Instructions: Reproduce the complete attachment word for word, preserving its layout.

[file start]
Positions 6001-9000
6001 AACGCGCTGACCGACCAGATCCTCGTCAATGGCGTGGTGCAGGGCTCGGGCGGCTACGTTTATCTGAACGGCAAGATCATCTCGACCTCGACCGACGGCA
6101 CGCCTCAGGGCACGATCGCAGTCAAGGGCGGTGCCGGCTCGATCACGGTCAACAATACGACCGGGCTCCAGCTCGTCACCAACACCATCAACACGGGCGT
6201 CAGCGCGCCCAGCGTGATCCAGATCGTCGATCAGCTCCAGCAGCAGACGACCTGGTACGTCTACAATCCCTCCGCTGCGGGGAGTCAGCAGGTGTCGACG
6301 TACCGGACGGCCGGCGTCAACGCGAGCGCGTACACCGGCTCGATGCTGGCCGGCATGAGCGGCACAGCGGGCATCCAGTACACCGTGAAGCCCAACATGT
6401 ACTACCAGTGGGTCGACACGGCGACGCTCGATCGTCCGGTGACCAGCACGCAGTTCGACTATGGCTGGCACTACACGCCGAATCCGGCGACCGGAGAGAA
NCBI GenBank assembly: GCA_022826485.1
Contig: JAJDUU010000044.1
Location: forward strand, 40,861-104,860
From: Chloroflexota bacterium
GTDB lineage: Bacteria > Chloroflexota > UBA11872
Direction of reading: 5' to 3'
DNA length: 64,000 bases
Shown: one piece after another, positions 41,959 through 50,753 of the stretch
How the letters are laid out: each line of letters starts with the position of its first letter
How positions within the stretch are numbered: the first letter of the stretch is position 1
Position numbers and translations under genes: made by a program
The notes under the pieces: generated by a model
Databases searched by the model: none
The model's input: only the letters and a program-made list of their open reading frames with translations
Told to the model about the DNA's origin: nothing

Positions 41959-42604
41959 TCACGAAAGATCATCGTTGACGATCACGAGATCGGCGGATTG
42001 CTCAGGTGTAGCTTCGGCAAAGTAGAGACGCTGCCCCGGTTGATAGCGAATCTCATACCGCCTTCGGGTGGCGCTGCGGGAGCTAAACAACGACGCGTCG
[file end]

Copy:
Positions 6001-9000
6001 AACGCGCTGACCGACCAGATCCTCGTCAATGGCGTGGTGCAGGGCTCGGGCGGCTACGTTTATCTGAACGGCAAGATCATCTCGACCTCGACCGACGGCA
6101 CGCCTCAGGGCACGATCGCAGTCAAGGGCGGTGCCGGCTCGATCACGGTCAACAATACGACCGGGCTCCAGCTCGTCACCAACACCATCAACACGGGCGT
6201 CAGCGCGCCCAGCGTGATCCAGATCGTCGATCAGCTCCAGCAGCAGACGACCTGGTACGTCTACAATCCCTCCGCTGCGGGGAGTCAGCAGGTGTCGACG
6301 TACCGGACGGCCGGCGTCAACGCGAGCGCGTACACCGGCTCGATGCTGGCCGGCATGAGCGGCACAGCGGGCATCCAGTACACCGTGAAGCCCAACATGT
6401 ACTACCAGTGGGTCGACACGGCGACGCTCGATCGTCCGGTGACCAGCACGCAGTTCGACTATGGCTGGCACTACACGCCGAATCCGGCGACCGGAGAGAA
NCBI GenBank assembly: GCA_022826485.1
Contig: JAJDUU010000044.1
Location: forward strand, 40,861-104,860
From: Chloroflexota bacterium
GTDB lineage: Bacteria > Chloroflexota > UBA11872
Direction of reading: 5' to 3'
DNA length: 64,000 bases
Shown: one piece after another, positions 41,959 through 50,753 of the stretch
How the letters are laid out: each line of letters starts with the position of its first letter
How positions within the stretch are numbered: the first letter of the stretch is position 1
Position numbers and translations under genes: made by a program
The notes under the pieces: generated by a model
Databases searched by the model: none
The model's input: only the letters and a program-made list of their open reading frames with translations
Told to the model about the DNA's origin: nothing

Positions 41959-42604
41959 TCACGAAAGATCATCGTTGACGATCACGAGATCGGCGGATTG
42001 CTCAGGTGTAGCTTCGGCAAAGTAGAGACGCTGCCCCGGTTGATAGCGAATCTCATACCGCCTTCGGGTGGCGCTGCGGGAGCTAAACAACGACGCGTCG